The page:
Obama says that after 9/11, 'we tortured some folks'

WASHINGTON Sat Aug 2, 2014 7:05am EDT

1 of 2. U.S. President Barack Obama makes a statement while at the White House in Washington, August 1, 2014.

Credit: Reuters/Larry Downing

Related Topics

WASHINGTON (Reuters) - President Barack Obama said on Friday the CIA "tortured some folks" after the Sept. 11, 2001, attacks, and that the White House had handed over to Congress a report about an investigation into "enhanced interrogation techniques."

"We did a whole lot of things that were right, but we tortured some folks. We did some things that were contrary to our values," Obama told a White House news conference.

Obama's comment was a reaffirmation of his decision to ban the use of interrogation techniques such as waterboarding shortly after he took office in January 2009.

The administration of President George W. Bush, Obama's predecessor, authorized the use of harsh questioning techniques of militant detainees in the wake of the 9/11 attacks after deciding they did not amount to torture. Obama told reporters the techniques were used because the United States was afraid more attacks were imminent.

"It's important for us not to feel too sanctimonious in retrospect about the tough job that those folks had," he said. "A lot of those folks were working hard under enormous pressure and are real patriots."

Obama also said he had full confidence in CIA Director John Brennan despite a revelation the agency spied on a U.S. Senate committee investigating its interrogation techniques.

(Reporting by Roberta Rampton, Steve Holland and Mark Felsenthal; Editing by Sandra Maler and Peter Cooney)

We welcome comments that advance the story through relevant opinion, anecdotes, links and data. If you see a comment that you believe is irrelevant or inappropriate, you can flag it to our editors by using the report abuse links. Views expressed in the comments do not represent those of Reuters. For more information on our comment policy, see http://blogs.reuters.com/fulldisclosure/2010/09/27/toward-a-more-thoughtful-conversation-on-stories/
Comments (37)
Yvo_Kerwar wrote:
George Bush, Dick Cheney and Donald Rumsfeld are war criminals and should be tried as such. Barack Obama and Eric Holder are accomplices because they didn’t prosecute them. If our country commits terrorist acts and covers them up, then it is itself a terrorist organization. I am ashamed of what my country has done and continues to do to this day. Everything has changed since 9-11 and there is ample evidence that our government was complicit in that event. We need a new investigation of what actually happened and it should start with looking into how the 47 story WTD Building 7 collapsed on 9-11 just like the Twin Towers from “small fires.”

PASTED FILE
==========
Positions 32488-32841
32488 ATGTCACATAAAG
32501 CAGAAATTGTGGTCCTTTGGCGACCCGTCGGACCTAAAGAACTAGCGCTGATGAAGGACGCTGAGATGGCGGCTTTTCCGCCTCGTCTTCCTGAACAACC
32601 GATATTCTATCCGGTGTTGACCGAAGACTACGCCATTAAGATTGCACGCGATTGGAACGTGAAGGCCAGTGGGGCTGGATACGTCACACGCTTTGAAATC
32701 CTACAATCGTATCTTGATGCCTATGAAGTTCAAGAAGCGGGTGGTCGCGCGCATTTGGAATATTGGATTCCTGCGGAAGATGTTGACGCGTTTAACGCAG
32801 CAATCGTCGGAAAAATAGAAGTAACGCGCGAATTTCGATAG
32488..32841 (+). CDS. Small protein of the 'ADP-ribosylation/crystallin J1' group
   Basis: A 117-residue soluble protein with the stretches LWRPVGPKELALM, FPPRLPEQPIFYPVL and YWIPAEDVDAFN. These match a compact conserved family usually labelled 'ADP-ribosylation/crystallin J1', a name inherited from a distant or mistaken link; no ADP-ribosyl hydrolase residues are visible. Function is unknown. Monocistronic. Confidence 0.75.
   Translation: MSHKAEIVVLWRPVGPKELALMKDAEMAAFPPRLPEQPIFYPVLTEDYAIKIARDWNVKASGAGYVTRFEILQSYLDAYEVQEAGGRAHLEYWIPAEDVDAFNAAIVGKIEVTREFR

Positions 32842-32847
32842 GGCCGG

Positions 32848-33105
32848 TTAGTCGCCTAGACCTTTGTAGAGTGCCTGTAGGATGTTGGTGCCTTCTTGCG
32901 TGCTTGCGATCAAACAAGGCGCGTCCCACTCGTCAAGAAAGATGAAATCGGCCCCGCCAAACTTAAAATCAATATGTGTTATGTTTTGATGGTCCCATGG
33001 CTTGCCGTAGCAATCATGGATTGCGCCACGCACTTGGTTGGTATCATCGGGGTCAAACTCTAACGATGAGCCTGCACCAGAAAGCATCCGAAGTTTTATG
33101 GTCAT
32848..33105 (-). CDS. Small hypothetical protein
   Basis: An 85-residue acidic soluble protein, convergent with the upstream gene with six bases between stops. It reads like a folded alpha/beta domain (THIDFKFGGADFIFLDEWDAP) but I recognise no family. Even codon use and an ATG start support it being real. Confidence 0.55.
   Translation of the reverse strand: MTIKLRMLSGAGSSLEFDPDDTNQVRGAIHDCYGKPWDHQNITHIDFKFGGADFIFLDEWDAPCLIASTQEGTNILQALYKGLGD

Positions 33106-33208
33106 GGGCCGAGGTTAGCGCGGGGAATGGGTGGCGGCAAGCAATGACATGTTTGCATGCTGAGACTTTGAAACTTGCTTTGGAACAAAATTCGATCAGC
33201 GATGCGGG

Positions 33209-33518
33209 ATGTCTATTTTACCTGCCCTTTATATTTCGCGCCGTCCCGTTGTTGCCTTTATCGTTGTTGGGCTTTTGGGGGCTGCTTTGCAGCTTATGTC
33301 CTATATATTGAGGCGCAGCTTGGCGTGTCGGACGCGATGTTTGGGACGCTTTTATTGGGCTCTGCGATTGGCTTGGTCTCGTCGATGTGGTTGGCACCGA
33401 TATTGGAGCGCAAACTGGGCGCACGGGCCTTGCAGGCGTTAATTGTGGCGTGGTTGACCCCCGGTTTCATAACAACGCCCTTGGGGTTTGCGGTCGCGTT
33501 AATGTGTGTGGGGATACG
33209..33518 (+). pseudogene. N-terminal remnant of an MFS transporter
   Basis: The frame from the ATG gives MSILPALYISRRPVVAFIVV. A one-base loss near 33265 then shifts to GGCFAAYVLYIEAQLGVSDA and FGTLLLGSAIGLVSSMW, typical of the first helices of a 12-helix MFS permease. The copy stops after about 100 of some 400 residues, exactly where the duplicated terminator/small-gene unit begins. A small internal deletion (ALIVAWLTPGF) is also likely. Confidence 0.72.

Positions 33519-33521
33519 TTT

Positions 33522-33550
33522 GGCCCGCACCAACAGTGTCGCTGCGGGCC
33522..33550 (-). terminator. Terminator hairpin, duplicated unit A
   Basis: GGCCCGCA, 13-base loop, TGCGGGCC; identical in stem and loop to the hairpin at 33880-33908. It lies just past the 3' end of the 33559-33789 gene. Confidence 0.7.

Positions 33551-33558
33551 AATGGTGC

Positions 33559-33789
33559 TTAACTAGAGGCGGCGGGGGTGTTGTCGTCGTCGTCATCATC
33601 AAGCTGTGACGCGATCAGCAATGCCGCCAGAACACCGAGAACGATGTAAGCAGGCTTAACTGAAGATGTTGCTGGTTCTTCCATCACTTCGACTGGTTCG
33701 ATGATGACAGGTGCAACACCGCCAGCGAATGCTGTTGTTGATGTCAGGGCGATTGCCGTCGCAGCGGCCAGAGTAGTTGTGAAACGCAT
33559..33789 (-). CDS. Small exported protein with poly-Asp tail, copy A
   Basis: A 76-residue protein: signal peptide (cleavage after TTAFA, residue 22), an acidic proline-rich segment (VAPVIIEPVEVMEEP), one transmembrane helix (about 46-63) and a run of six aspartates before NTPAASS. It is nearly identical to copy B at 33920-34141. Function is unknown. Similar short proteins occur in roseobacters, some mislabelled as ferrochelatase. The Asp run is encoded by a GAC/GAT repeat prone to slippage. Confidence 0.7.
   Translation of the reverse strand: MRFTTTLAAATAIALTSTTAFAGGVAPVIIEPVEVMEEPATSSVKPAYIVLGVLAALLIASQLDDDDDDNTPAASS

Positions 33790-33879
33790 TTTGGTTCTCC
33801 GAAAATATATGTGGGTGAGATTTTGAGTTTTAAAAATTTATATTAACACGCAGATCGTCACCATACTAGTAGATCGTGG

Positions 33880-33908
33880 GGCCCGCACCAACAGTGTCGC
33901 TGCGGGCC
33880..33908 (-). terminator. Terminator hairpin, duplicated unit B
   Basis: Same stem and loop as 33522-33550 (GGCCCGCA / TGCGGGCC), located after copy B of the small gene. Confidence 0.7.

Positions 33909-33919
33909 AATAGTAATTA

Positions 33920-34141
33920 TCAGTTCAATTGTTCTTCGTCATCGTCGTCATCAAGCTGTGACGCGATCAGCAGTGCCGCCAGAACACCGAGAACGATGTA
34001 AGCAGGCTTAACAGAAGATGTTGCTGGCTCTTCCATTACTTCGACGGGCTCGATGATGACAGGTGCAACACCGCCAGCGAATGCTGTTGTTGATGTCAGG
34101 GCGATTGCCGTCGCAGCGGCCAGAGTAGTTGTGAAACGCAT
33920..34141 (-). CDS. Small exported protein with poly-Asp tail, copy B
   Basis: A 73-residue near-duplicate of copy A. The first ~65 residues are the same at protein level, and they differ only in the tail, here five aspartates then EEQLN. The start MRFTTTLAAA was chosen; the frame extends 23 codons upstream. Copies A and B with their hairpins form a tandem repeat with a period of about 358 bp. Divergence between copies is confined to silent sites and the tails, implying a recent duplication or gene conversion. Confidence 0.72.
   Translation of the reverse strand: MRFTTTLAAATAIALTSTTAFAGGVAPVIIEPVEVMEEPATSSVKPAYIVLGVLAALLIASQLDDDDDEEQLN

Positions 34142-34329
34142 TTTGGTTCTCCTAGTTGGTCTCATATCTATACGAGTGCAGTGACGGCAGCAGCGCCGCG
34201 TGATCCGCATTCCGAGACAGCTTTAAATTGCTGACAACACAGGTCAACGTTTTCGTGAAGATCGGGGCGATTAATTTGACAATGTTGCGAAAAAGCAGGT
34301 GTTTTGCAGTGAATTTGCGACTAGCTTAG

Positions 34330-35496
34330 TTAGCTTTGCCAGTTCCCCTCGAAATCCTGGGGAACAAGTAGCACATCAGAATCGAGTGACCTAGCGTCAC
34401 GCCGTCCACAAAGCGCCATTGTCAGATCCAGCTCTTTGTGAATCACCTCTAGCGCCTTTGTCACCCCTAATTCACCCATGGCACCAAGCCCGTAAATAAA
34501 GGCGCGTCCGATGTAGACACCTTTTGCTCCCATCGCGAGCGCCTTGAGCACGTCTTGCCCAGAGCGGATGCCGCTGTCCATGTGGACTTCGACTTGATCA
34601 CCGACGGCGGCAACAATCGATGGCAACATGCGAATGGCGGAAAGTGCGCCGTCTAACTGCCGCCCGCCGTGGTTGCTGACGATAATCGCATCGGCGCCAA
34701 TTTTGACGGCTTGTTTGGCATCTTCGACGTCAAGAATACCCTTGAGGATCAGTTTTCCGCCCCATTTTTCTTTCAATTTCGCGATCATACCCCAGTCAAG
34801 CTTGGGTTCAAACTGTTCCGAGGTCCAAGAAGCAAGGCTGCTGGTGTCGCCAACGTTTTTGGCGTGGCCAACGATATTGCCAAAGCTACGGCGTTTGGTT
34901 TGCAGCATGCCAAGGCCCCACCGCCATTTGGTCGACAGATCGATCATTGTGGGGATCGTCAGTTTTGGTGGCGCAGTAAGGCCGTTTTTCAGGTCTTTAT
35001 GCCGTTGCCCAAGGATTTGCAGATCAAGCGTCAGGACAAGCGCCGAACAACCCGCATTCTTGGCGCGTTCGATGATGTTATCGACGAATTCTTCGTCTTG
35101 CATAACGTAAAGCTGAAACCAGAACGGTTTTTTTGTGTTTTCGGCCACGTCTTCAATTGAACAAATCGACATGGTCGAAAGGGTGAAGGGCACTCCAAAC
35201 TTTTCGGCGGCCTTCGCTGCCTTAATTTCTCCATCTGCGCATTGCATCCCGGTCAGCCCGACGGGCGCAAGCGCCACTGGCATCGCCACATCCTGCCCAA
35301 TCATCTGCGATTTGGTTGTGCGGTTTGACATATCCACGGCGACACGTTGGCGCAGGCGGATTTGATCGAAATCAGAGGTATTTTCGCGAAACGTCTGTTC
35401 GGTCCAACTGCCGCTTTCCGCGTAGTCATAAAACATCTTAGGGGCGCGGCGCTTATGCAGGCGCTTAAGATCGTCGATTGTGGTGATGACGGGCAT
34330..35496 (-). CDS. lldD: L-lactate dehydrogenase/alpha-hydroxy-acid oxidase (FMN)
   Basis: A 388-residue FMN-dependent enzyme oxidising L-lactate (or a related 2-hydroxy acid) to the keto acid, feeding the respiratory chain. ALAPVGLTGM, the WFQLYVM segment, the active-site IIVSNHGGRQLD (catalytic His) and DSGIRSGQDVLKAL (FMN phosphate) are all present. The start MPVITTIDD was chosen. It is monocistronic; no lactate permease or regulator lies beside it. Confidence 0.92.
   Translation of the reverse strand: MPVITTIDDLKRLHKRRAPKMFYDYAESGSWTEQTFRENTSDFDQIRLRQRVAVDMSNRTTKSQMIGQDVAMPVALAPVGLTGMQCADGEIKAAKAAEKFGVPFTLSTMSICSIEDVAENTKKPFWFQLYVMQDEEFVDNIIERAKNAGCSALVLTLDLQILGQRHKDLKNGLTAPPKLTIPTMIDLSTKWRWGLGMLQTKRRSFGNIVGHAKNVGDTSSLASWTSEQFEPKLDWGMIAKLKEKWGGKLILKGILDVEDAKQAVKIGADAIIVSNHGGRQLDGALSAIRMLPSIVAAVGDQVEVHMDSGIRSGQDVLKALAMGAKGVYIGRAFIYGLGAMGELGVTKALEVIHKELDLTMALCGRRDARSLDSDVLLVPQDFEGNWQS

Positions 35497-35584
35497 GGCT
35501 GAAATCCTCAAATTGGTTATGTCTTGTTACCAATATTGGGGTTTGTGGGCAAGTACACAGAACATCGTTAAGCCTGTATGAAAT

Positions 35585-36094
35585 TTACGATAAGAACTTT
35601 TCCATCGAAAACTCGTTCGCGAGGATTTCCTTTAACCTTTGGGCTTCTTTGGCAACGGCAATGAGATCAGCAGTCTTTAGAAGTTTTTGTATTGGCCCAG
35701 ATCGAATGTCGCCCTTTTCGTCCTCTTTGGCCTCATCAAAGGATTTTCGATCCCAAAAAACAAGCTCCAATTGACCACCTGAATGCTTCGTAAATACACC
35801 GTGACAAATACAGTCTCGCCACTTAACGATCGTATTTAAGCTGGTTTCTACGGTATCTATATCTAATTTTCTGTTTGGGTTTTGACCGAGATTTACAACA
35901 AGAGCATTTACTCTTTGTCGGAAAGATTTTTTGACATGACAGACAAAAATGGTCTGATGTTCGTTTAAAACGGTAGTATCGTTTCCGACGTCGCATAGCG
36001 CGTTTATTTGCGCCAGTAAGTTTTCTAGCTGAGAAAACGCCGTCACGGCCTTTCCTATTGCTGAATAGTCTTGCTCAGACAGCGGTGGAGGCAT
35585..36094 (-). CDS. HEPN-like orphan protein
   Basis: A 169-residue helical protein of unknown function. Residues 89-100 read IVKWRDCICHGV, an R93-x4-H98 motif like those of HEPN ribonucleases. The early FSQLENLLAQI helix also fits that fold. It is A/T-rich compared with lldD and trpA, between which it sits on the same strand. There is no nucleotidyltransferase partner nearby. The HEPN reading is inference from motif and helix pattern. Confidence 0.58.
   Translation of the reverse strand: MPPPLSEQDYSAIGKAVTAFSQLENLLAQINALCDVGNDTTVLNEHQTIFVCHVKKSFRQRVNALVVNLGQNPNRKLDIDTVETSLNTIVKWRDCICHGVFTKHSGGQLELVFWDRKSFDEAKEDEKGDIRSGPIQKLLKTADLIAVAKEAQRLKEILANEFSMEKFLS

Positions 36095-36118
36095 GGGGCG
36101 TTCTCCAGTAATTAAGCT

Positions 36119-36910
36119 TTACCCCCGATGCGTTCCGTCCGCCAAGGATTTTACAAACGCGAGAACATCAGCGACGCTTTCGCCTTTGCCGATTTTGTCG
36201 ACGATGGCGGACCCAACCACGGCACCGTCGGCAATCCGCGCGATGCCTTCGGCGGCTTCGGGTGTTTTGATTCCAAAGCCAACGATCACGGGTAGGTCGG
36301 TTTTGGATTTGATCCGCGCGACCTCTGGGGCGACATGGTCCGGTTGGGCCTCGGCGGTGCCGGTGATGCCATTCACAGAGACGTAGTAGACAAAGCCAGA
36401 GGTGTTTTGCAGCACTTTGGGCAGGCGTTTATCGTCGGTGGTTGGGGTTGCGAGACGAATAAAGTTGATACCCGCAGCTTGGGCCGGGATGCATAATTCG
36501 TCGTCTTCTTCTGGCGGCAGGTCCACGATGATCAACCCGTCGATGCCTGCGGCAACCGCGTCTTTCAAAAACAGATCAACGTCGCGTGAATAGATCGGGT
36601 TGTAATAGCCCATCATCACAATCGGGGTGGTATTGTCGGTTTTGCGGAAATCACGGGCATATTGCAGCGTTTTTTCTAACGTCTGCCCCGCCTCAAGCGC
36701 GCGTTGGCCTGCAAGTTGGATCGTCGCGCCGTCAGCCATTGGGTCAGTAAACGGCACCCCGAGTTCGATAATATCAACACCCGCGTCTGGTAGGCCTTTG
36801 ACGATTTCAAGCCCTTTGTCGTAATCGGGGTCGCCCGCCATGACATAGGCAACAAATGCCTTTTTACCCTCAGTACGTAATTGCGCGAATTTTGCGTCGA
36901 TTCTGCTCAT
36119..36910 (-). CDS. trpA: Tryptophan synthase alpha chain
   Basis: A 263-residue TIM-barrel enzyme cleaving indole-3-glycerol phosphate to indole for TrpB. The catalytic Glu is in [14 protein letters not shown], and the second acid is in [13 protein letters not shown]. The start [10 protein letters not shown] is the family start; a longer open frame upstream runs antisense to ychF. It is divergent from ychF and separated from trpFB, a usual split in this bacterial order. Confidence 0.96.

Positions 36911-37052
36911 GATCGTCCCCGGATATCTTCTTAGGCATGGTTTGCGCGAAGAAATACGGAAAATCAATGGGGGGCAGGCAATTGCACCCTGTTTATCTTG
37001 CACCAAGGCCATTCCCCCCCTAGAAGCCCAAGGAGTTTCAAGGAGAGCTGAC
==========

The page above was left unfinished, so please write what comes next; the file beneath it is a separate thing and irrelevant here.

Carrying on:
Aug 01, 2014 9:38pm EDT  --  Report as abuse
Gopersuck wrote:
Some “Folks” were Tortured? Who is this person? I voted for a man who Trivializes or describes Tortured people as down home next door neighbors by calling them Folks? A President who defends spying on American Citizens by the NSA and directs Local law enforcement to not disclose or outright hide High tech methods of collecting Info on US Americans?

Aug 01, 2014 11:11pm EDT  --  Report as abuse
JustProduce wrote:
Yes, you voted for a guy who is desperately trying to distract people from the plethora of fumbles both international and national that he is responsible for. Since blaming Bush is a bit played out, blaming all of us is the next best thing.
From day one, this guy wanted us to feel weak and defenseless. He promised to be the protector. He also wanted us to be ashamed of being Americans. He wanted us to feel terrible for being productive.
The problem is that we are strongest and proud. So his message continues to be dissonant with the reality; a reality that he tries to hide behind his perpetual golf and campaign outings.
Yes, just like you, a little more than half of voters selected someone who they can’t even recognize anymore.

Aug 01, 2014 11:37pm EDT  --  Report as abuse
This discussion is now closed. We welcome comments on our articles for a limited period after their publication.